Between the life and the work.
I almost pulled the plug on this trip.
I’m doing a writer’s workshop that starts tomorrow. I booked this trip back in April when I was closing my mother’s affairs and planning the funeral, a process that was much more complicated and ongoing than it seemed like it should have been. I found this little cottage across the street from the workshop venue (I’m way too old to share a room with a stranger), and then, exhausted by estate stuff and funeral planning, I added days. A full week by the ocean. A vacation. Normal people take vacations.
Sunshine and fog. Humidity. The smell of salt. (Chuck, in Chicago last spring, looking at crashing waves on Lake Michigan “but where’s the salt?”) California produce and local cheese and some of the most amazing local smoked salmon I’ve ever had that I bought in a roadside store that looked like it was just a place to pick up a carton of milk and a six pack of beer.
But three weeks ago, one of those calls. My beloved 90 year old godfather had fallen, broken a hip, pneumonia. My godfather, a relation that for most Americans doesn’t mean much. Someone who stood up for you as a baby, who was a friend or relation of your parents when you were small. In our case, my godparents have been like parents to me and my late brother Patrick. Every Christmas or Thanksgiving I ever had “at home” was shared with them, and together our families have buried two babies and two adult sons (one in each family), and my mother. And now my Uncle Denny has died.
That I’m not there is a source of deep grief and guilt. I almost cancelled this whole trip. Chuck talked me out of it. There’s no funeral scheduled yet. I can’t really be of help. But I feel terrible. This is my family. This is another death in the family and I’m here, on the Pacific coast, taking walks on the beach, and going to a writers conference.
Selfish. I can hear my dead mother’s voice. Selfish for getting out. Selfish for having a life away from them all. Selfish for writing. Selfish for telling. Stories were currency. They were all enthusiastic and unreliable narrators. She never wanted me to leave, hated that we both left. Every time she came to California when we lived here, the pursed lips, the “well, this isn’t very nice.”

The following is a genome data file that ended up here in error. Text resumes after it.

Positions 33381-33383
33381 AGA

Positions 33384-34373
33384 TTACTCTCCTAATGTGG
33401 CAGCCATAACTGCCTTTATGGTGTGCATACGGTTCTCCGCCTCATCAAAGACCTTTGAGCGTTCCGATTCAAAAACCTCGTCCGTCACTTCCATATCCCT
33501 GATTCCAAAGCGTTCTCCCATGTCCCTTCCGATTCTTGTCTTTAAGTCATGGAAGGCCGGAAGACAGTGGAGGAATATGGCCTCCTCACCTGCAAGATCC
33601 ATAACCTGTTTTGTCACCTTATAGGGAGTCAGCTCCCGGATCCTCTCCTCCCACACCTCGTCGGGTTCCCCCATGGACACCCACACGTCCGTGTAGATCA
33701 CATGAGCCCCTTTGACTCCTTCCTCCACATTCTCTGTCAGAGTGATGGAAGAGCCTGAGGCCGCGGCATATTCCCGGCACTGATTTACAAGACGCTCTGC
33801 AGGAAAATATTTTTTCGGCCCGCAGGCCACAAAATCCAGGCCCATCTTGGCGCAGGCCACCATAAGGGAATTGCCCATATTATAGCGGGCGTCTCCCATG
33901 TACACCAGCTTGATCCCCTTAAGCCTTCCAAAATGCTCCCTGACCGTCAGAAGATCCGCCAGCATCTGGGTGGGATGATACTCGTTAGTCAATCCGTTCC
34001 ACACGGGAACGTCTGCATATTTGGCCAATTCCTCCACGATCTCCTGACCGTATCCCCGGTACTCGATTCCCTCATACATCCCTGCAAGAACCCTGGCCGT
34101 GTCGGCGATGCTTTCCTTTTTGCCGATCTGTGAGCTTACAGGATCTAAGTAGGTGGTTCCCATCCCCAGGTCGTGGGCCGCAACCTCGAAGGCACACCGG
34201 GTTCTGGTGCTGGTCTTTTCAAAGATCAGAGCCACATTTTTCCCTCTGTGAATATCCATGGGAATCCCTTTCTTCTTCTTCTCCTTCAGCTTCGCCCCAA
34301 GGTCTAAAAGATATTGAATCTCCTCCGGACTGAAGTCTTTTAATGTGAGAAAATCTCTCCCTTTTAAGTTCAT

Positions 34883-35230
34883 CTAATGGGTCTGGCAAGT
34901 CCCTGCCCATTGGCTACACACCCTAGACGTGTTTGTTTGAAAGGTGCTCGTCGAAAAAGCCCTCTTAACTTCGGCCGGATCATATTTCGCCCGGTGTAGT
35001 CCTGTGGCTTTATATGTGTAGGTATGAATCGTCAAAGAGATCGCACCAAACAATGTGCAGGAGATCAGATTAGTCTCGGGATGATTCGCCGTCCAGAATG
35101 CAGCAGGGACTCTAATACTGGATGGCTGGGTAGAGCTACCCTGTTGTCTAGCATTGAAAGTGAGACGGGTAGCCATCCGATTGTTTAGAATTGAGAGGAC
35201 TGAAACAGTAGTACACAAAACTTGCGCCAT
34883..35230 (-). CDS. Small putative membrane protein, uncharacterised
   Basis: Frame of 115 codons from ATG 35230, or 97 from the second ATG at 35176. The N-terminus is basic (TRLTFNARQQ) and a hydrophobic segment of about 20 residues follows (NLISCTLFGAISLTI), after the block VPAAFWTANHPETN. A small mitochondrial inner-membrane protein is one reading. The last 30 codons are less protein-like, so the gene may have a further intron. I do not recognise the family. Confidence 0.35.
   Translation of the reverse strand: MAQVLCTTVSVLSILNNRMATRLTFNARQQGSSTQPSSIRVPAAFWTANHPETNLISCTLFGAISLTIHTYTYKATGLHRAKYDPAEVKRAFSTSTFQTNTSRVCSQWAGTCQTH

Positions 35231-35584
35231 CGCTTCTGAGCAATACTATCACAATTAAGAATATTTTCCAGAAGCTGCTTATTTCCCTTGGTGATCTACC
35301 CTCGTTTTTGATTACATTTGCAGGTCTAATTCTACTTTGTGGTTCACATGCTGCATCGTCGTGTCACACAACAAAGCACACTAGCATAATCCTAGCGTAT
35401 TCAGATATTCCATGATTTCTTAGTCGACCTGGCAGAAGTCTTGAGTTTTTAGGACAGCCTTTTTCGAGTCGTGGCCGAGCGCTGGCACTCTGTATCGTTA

And yet, one of the constellation of people who have been texting and calling as this all unfolded, a person I would never have thought would be supportive said, late last week, as I was panicking — said Go! We loved your novel. We’ve been waiting for you to write another book. Go.
My mother is dead. Patrick is dead. I don’t have to worry about supporting anyone but myself anymore. I have one more year in corporate life and then I should be able to “retire” which for me has always been synonymous with “having enough money to write.” And so here I am, at a writers workshop as a participant, trying not to be self-conscious about having dropped my literary career, trying not to feel like the Ghost of Christmas Past, dragging the clanking chains of my out-of-print novel and unused PhD behind me. Here to test out a chapter on good readers, the kind of people who are my audience. Here to remind myself of the joy in reading one another’s work, responding in real time, in a room, to our collective efforts to make art. Here to remember why we do this.
This morning, I got some words on a page. Then I walked on a foggy beach where it was still warm enough to take off my shoes, let the Pacific ocean wash over my feet, soak the hem of my skirt. I talked to some nice dogs and their people. I saw a seal. The seal saw me. I bought more salmon at the unlikely store and came back to this little cottage and called Chuck to check in, to remind myself that I have a home, and it’s not Chicago, even though I feel like I should be there, and then I read some more.
And tomorrow, I’ll walk up the hill to the workshop, and get to see my friend Toni who is teaching, and work with Fenton Johnson, whose Keeping Faith is a touchstone, and I’ll hope that my family are okay, and I’ll still jump every time the silenced phone vibrates, and I’ll wait to see when there’s a funeral, and if I can get there, and I will continue to feel torn, will continue to feel the tug of grief and home, even as I have to, finally, get down to the work of writing these books that have been in pieces so long, these books that are scattered around the yard of my mental house like cars on blocks, missing wheels and bumpers and doors, but that are, nonetheless, recognizable as cars.